3. Clear the browser history and cache: Sometimes, these pop ups will return even if you quit the browser. So your next step is to clear the browser history and cache to stop that from happening. Here are instructions to do this for every major browser. This is also a good thing to do even if the pop ups don’t return as this is a good safety measure.
  4. Run a virus scan: While unlikely, it is a possibility that the scammers might have dropped something onto the computer via a pop up. I have seen browser add ons being added. But it is possible that a virus could enter the system via a pop up. Thus it is a good step to make sure that the system is clean by running an anti-virus scan to make sure that the system is clean.

If you’re unsure if your computer is clean, or you aren’t comfortable doing the above steps, shut down the computer and call a professional for help.

And if there’s one thing that I can leave you with, let it be this:

  • While your internet security provider may offer technical support over the phone, they will not demand that you call them. Especially not via a pop-up.
  • Your anti-virus or internet security software does not require you to call anyone in order to work. Threats are normally resolved within the software itself.
  • If a pop-up is demanding that you call a number in order to resolve a security threat or fix a technical issue, it is likely to be a pop-up scam.

If you keep those in mind, you can browse the Internet safely. And more importantly, not become a victim of a pop up scam.

A Follow Up To The Email #Scam That Claims That You Did A Hit And Run

Posted in Commentary with tags on July 29, 2021 by itnerd

I recently posted a story on an email scam that claims that you did a hit and run and that you needed to call a number to sort things out. Which means that you’re handing over money to a scammer. Well, the same person who tipped me off to this scam got another email from the same scammers. But the email is different. Let me show you the email:

Let’s dissect this scam email:

  • Even though I redacted the email address, it comes from a gmail.com account. No business would use a gmail.com account. That’s your first hint that this is a scam.
  • The email uses the recipients name. So it is targeted.
  • The English is pretty bad. Another hint that this is a scam.
  • The name of the insurance company has the word “Insurance” twice. #Fail.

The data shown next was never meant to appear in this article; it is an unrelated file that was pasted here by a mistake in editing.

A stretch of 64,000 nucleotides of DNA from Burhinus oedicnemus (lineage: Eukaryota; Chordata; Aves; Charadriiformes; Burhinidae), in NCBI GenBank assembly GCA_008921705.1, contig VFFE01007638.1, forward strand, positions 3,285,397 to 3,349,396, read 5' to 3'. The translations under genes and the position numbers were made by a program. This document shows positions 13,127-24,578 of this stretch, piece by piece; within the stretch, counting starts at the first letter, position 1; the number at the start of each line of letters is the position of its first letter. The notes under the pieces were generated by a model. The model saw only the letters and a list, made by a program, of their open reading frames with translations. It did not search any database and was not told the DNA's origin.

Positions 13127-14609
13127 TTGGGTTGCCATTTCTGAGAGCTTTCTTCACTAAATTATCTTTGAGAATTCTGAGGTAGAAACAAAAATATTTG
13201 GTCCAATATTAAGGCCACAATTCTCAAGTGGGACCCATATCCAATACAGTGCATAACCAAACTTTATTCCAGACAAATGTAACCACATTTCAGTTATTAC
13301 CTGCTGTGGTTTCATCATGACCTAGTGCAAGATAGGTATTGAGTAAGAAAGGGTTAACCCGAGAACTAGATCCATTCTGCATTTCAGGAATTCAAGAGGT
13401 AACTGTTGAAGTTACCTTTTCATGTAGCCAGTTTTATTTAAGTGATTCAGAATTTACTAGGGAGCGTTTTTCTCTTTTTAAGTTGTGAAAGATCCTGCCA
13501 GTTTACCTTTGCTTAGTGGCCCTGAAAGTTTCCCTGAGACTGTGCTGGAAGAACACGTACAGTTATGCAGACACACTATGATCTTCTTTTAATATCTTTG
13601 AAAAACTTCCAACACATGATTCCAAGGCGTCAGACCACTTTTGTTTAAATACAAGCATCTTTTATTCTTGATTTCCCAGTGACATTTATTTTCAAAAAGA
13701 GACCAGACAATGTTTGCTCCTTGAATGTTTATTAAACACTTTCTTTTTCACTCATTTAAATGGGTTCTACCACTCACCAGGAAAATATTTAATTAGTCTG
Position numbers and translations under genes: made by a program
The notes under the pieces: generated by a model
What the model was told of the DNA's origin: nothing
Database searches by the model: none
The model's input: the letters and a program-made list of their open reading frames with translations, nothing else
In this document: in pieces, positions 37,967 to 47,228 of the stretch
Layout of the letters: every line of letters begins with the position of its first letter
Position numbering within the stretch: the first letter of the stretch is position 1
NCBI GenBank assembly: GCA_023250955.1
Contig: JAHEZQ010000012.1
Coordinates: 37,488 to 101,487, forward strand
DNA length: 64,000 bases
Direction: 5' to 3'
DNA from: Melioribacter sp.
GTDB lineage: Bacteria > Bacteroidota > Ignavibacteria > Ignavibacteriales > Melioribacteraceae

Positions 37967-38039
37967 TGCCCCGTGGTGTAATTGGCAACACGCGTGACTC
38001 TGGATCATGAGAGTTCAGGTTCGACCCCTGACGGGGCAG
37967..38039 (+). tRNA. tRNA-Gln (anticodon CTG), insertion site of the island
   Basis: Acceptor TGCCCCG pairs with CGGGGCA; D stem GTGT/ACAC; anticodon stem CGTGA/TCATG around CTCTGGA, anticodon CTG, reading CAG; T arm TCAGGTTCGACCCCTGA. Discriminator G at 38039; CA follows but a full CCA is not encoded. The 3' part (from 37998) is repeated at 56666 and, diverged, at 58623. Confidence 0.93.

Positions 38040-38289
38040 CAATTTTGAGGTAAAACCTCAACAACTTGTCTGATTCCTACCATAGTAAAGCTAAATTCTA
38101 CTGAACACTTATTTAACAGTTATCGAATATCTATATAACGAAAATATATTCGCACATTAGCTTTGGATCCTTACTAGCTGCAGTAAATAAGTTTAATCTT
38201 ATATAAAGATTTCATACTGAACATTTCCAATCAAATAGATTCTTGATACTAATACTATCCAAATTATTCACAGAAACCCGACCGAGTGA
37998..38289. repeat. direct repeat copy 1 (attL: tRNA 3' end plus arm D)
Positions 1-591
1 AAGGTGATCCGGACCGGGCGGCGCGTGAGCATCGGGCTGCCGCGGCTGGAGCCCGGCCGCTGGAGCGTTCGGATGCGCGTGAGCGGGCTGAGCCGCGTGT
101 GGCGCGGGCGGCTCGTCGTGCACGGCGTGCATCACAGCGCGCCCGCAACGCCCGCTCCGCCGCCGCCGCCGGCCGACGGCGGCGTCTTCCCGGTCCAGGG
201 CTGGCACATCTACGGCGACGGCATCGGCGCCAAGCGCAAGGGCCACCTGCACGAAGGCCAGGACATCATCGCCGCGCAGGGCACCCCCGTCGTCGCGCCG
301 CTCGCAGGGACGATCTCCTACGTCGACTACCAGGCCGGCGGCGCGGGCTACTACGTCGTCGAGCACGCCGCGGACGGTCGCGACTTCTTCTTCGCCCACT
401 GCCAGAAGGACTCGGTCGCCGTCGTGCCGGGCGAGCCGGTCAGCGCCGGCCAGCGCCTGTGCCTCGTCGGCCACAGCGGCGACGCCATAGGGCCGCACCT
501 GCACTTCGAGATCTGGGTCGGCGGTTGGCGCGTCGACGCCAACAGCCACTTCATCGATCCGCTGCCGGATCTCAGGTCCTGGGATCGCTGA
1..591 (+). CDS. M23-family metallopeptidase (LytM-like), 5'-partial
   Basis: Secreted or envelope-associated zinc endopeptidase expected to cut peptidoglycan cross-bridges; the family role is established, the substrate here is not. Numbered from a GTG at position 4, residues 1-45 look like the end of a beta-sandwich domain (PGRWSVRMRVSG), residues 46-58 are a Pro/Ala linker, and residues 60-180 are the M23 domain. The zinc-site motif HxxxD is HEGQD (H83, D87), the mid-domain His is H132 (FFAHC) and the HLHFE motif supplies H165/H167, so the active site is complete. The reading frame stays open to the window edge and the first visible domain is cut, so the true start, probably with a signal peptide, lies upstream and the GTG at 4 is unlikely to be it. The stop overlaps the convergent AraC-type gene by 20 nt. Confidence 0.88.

• The date of the supposed accident in the subject line is different than the date in the body of the email. #Fail
  • They threaten to send your info to the cops. Which is meant to make you call them.

And just like the last scam email, my attempt to call the number (which is different than the last scam email that I wrote about) to find out how they perpetrate that scam while blocking the number that I was calling from failed with an immediate hang up. So this suggests that this is from the same group of scammers as they clearly want to grab your number.

The bottom line is this. Clearly this scam is an active one. You need to keep your eyes open to make sure that you don’t become a victim. Thus if you get one of these emails, delete it from your inbox and move on with your day.

A New #Scam Claiming That An Insurance Company Has Evidence That You Did A Hit And Run Is Making The Rounds

Posted in Commentary with tags on July 27, 2021 by itnerd

Another day, another scam. Such is life at the moment. This scam starts with an email that hits your inbox claiming that you did a hit and run and they have evidence of that. And if you do not call them, they will rat you out to the authorities. Here’s a copy of the email that was forwarded to me:

Here’s why this is a scam:

  • The grammar is rather bad. Typically this is the first clue that this might be a scam
  • While I did redact the sender’s email address, it was a gmail.com email address. No business would ever use a gmail.com email address.
  • If you look at the section where they give you a number to call, it says “= +” right before the phone number. Clearly a typo.
  • The date of the alleged incident is 9/12/2021. As I type this the date is 7/27/2021 which means that somehow this accident occurred in the future.
  • It encourages you to phone or they will rat you out to the cops. Which I am guessing that the scammer is hoping that you’ll call to say that this isn’t you. Which in turn they will badger you into paying up after sucking up your personal information.
  • A Google search indicates that LLP Insurance is a real Insurance company located in the Greater Toronto Area. But not with a number that starts with 313. However, searching the phone number indicates that this number has been used in scams previously.

So I will give the scammers points for using a local insurance company to front their scam. And I will also give them points for trying to use the name of their potential victim to social engineer their way into getting paid. But in the interest of trying further figure out what these scammers were up to, I did try to phone the number using a call display block and I did get some upbeat elevator music. But then the call hung up. Likely because I was blocking the number that I was calling from. I suspect that the scammers want to capture the number that you’re calling from so that they can harass you into paying them.

In any case, this is clearly a scam that you need to avoid. Thus if one of these emails hits your inbox, delete it and go about your day.